Patric Chocolate – Columbia
Missourian’s heartfelt business of fine chocolate making leads to discriminating taste buds worldwide
Alan McClure is passionate about chocolate. He’s so passionate he’s made it his life’s work.
But his is not just any kind of chocolate. McClure makes gourmet single-source-cacao products in his factory in the northeast corner of Columbia, Mo.
Patric Chocolate, the company he founded in 2006, strives to please the palate of the most discriminating chocolate connoisseur. This is not Willie Wonka’s Chocolate Factory with Oompa-Loompas churning out Wonka Bars by the hundreds of cases.
McClure prides himself on his micro-batch approach of hand-made dark chocolate production.
“I strive to maintain the standards I set to ensure the best possible product,” says McClure. “And also so I can look back on my career with love and respect knowing I did the best I could to offer true devotees of fine chocolate a wonderful experience.”
Seeking such a pinnacle of achievement might seem haughty to some. But he tempers his high ambitions with the sincerity of a dedicated artisan and the humble background of a faithful fan.
As a young boy Alan always liked chocolate, becoming quite familiar with the typical domestic commercial varieties found on candy shelves everywhere. But he really became a fan of fine chocolate in his early teens when his father brought home to St. Louis some dark French chocolate following a trip to Europe. That’s when Alan began to understand the depths of the gastronomic possibilities of his favorite confection.
A few years later, while pursuing religious studies at MU, Alan met a fellow student, Viviane Ducret from France, who later became his wife. They lived for a year in France and there Alan informally initiated his study of chocolate making. He frequented the Lyon-based chocolate maker Bernachon, which served as one of his main inspirations and primary quencher of his chocolate cravings during the year abroad.
After his return to Columbia, Alan visited domestic producers’ facilities throughout the United States. He also collected and read authoritative books on the subject, developing an in-depth understanding of each stage of production. He learned lessons about sourcing cultivated cacao from the tropical venues of Mexico, Central and South America, and Madagascar where farmers grow, ferment and dry the raw material. Then on to production techniques employed in chocolate manufacturing: roasting the beans; winnowing, separating the inert shell and germ from the raw chocolate or nib; grinding; mixing with sugar; refining (final grinding) and conching (intense, heated mixing); aging; tempering and molding. He also learned that all these steps collectively take time, patience and love.
To learn even more he began applying his new-found knowledge in the experimental laboratory of his home’s kitchen. Eventually the experimental stage paved the way toward the ultimate step, establishing a factory and business. However, while he had become well versed in the complex production techniques of chocolate making, Alan also needed some practical business advice.
“One of the challenges that I faced was trying to figure out if I had enough money to do what I needed to do,” explains Alan. “I didn’t want to get half way and run out of money, and I didn’t know if I needed a loan, and if so, the best way to go about applying for one.”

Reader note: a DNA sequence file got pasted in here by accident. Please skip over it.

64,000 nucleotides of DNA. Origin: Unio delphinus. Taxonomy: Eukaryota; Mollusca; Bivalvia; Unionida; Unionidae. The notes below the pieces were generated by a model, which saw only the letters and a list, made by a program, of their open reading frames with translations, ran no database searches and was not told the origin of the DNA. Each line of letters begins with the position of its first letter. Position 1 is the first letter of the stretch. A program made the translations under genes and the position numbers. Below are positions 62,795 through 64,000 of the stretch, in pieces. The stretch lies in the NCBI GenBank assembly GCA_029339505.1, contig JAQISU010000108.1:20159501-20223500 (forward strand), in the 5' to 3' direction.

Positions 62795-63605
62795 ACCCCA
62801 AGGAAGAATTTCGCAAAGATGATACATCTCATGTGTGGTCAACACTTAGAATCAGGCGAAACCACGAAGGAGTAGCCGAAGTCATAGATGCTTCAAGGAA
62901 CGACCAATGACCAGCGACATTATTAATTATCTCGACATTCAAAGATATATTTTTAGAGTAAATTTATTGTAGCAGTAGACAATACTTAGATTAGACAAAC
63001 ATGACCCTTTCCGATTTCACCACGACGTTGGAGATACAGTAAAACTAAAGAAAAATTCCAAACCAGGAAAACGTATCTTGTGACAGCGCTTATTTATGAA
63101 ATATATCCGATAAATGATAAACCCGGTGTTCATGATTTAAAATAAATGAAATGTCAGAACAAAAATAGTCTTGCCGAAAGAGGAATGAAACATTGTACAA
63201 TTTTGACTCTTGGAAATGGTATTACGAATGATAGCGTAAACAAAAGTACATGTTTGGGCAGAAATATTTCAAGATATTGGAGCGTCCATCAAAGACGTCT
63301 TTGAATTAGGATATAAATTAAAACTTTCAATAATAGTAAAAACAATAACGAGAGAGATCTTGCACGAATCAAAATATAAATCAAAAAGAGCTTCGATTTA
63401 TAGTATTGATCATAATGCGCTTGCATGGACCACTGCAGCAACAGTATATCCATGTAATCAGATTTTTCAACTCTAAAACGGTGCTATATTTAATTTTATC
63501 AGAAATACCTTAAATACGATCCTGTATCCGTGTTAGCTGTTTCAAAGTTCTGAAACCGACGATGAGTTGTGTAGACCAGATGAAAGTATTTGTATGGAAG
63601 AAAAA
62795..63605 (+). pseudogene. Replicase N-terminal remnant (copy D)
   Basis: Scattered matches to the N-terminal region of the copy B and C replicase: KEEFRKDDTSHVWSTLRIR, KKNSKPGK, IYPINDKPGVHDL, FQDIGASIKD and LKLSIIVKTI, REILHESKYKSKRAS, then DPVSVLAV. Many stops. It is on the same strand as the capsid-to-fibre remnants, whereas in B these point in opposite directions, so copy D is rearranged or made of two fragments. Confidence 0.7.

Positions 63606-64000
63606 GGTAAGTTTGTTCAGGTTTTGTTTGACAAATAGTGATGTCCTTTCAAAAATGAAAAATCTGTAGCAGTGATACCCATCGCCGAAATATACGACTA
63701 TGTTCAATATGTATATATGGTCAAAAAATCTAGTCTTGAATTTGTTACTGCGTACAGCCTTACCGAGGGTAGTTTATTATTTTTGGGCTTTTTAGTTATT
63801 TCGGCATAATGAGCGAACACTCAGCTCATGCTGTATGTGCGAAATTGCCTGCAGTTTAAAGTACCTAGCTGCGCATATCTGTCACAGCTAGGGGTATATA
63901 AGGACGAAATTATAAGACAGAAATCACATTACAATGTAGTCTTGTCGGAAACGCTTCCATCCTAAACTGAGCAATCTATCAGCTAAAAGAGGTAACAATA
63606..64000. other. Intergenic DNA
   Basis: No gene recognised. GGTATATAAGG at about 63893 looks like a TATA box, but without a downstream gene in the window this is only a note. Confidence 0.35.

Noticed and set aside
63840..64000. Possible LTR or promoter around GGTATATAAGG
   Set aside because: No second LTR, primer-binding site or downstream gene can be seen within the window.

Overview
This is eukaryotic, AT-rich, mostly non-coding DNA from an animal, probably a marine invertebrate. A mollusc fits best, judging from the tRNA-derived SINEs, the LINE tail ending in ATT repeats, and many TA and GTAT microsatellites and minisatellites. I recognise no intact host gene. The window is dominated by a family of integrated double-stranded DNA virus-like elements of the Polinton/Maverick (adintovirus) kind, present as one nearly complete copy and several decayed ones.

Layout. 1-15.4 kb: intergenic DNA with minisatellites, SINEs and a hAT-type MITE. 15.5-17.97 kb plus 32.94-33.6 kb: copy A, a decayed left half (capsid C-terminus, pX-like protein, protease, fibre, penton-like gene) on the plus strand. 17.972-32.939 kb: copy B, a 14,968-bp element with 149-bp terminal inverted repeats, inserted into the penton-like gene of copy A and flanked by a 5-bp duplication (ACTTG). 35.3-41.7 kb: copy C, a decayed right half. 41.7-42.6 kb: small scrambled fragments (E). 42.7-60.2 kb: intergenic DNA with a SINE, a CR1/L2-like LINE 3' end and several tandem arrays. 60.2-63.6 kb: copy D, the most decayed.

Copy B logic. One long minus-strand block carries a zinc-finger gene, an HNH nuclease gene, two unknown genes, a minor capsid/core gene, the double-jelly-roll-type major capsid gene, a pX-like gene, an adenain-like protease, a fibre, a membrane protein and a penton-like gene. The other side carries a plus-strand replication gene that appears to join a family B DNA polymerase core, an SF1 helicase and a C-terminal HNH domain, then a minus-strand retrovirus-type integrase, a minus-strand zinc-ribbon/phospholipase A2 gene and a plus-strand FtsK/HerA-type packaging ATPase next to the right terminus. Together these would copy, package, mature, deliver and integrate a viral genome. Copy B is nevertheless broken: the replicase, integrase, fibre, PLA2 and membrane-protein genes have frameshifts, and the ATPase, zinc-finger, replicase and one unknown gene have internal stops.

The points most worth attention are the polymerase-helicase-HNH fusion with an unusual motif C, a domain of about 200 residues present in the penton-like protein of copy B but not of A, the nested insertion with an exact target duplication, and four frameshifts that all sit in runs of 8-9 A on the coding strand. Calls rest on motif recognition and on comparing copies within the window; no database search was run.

At that point, in the spring of 2006, he turned to Virginia Wilson, a Small Business & Technology Development Center counselor in Columbia with MU’s University Center for Innovation and Entrepreneurship. She helped her chocolate-maker client determine the level of financial resources he would need to secure a production facility, obtain equipment and procure a steady flow of raw inventory … the all-important cacao.
One of the tools she offered for Alan was an electronic spreadsheet financial statement. He continues to use the computerized statement on a regular basis, frequently plugging in numbers to create a variety of possible business scenarios he can consider. Wilson also connected Alan with a foreign trade expert, who provided Alan with information on exporting to Europe.
“Virginia, with her obvious expertise in business, absolutely helped me to feel more confident in what I had been doing by allowing me to discuss all of the details of Patric Chocolate with her,” says Alan. “Additionally, she followed up with me vigilantly over the months that followed to make sure I was still doing well.”
So with confidence instilled by Wilson’s business counsel, Alan turned to chocolate production.
Much of his work is done by hand. However Alan also uses specialized tools, some of which he made specifically for his one-man factory. From initial roasting to final packaging, he devotes more than three months to each batch. But despite all his labor, Alan considers source selection to be the most challenging aspect of the process.
He has visited several of his suppliers on their tropical farms to help them understand his expectations for perfectly fermented and dried cacao. During his travels he’s seen vast amounts of raw cacao, most of which he would reject.
“It’s a matter of matching my requirements with a producer who will take the time and effort necessary to grow and process the raw material I need to make a single-source product worthy of the tastes of the customers I plan to serve,” insists this central Missouri maker of fine-chocolate, which rivals the best that European chocolate makers can offer.
Currently (2008) McClure’s 70 percent Madagascan cacao fine-chocolate bar is available at select retailers in Columbia: World Harvest, The Root Cellar and Super Suppers. By Oct. 1, he plans to broaden his product line and expand his market via the Internet, tempting the taste buds of chocolate aficionados across the nation and around the world.
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